"Where do we go from here?" That is a question much easier asked than answered. Was it the campaign; was it the question? I happen to think it was both, not that the question was wrong but that it was being asked of an electorate that for the past 25 years has become used to having independence downplayed by the supposed "party of independence". That same electorate was not fooled either, by the sleight of hand of the SNP, attempting to present an economic policy that quite plainly told them independence was not on offer. It was easy for the No campaign to highlight the dishonesty of the Yes side, despite their own campaign of blatant dishonesty and hypocrisy. Perhaps now, those dedicated and sincere people who desperately wanted independence, will accept that electoral success for the SNP is not the same as persuading Scots of the benefits of independence, so that however dishonest the Unionists are, independence will become the priority and will be delivered.
Perhaps instead of asking just "Where it all went wrong?" we should also ask "When did it all start to go wrong?" I firmly believe it started to go wrong long before the referendum campaign started; in fact I believe it started to go wrong for the SNP and the cause of independence some time before the 1987 Westminster general election. I realise that many of my critics will stop reading now, but many of them have little or no knowledge of the history of the SNP and how much the strategy and tactics of the party have changed throughout that period. Many others are not Nationalists, therefore the class politics, in which the SNP has indulged, chimes with their own view of what the party should stand for and how it should campaign. The failure of the referendum to achieve independence, should surely make them at least examine if the strategy of the last 25 years was correct.
The SNP did not fight a Nationalist campaign in 1987, it fought an anti-Thatcher campaign and did no more than talk up the Labour vote in Scotland. The 1983 campaign had been a disaster for the party, which spent more time dealing with the problems created by the activities of the 79 Group and the SNG, than it did campaigning. Prior to 1987, the party made a pact with Plaid Cymru in Wales, part of which entailed being prepared to keep a Labour government in power in Westminster in return for constitutional change, but rejecting any deal with the Tories for any reason. It was the first time the party had fought any kind of election on a purely class agenda and under the influence of Alex Salmond, who had been elected VC Publicity, the party talked up the likelihood of a hung parliament in Westminster, under the slogan, "If there is going to be a hung parliament, let it hang by a Scottish rope". There was strong internal opposition to the hung parliament scenario and keeping a Unionist party in power, as there was never any chance of a hung parliament. The strategy was a disaster and I wrote in the Scots Independent after the election, "Dundee East and Western Isles were sacrificed on the altar of anti-Thatcherism".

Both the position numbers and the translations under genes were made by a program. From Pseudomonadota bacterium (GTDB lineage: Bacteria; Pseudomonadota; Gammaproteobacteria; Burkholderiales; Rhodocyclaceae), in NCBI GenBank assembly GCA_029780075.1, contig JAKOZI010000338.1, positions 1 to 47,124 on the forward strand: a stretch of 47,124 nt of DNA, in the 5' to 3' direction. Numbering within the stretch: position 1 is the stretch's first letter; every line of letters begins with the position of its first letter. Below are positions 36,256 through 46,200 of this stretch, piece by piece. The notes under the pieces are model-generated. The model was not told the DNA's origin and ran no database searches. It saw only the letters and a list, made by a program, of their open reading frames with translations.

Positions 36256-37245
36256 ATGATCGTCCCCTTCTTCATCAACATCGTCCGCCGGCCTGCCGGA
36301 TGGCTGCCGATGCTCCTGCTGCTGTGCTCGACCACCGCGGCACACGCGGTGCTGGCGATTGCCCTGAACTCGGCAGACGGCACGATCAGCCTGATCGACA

In his book, "SNP: The Turbulent Years" Gordon Wilson wrote, "...the central belt strategy had collapsed and with the loss of Dundee East in particular, we no longer had parliamentary representation in any industrial area." The vote was increased by 2.4% to 14% from the 1983 vote of 11.8% and the number of MPs increased from 2 to 3, so that the spin became, "We increased our parliamentary strength by 50%". Labour's vote went up from 35% in 1983 to 42.4% and their MPs increased from 41 to 50 (the famous Feeble Fifty). The vast majority of SNP supporters are unaware that the party has consistently failed to achieve the 30.4% of the vote won in October 1974 which returned 11 MPs to Westminster. In 2010 the party polled 19.9% which returned 6 MPs, the highest number elected under Alex Salmond's leadership. No one can deny the tremendous success of the party in the Scottish Parliament but it also has to be recognised that proportional representation gave it the kick start it needed. Under proportional representation for Westminster, the SNP would have returned 22 MPs in October 1974, a result which could have produced a much different outcome for the party in 1979. The class politics, which has been the strategy of the SNP during Alex Salmond's twenty years as leader, has obviously brought success in the Scottish Parliament but it has alienated the substantial number of natural conservative voters in Scotland and it has failed to convert Scots to the cause of independence. YouGov's latest poll shows that only 8% of Tory voters voted Yes while 20% of SNP voters voted No.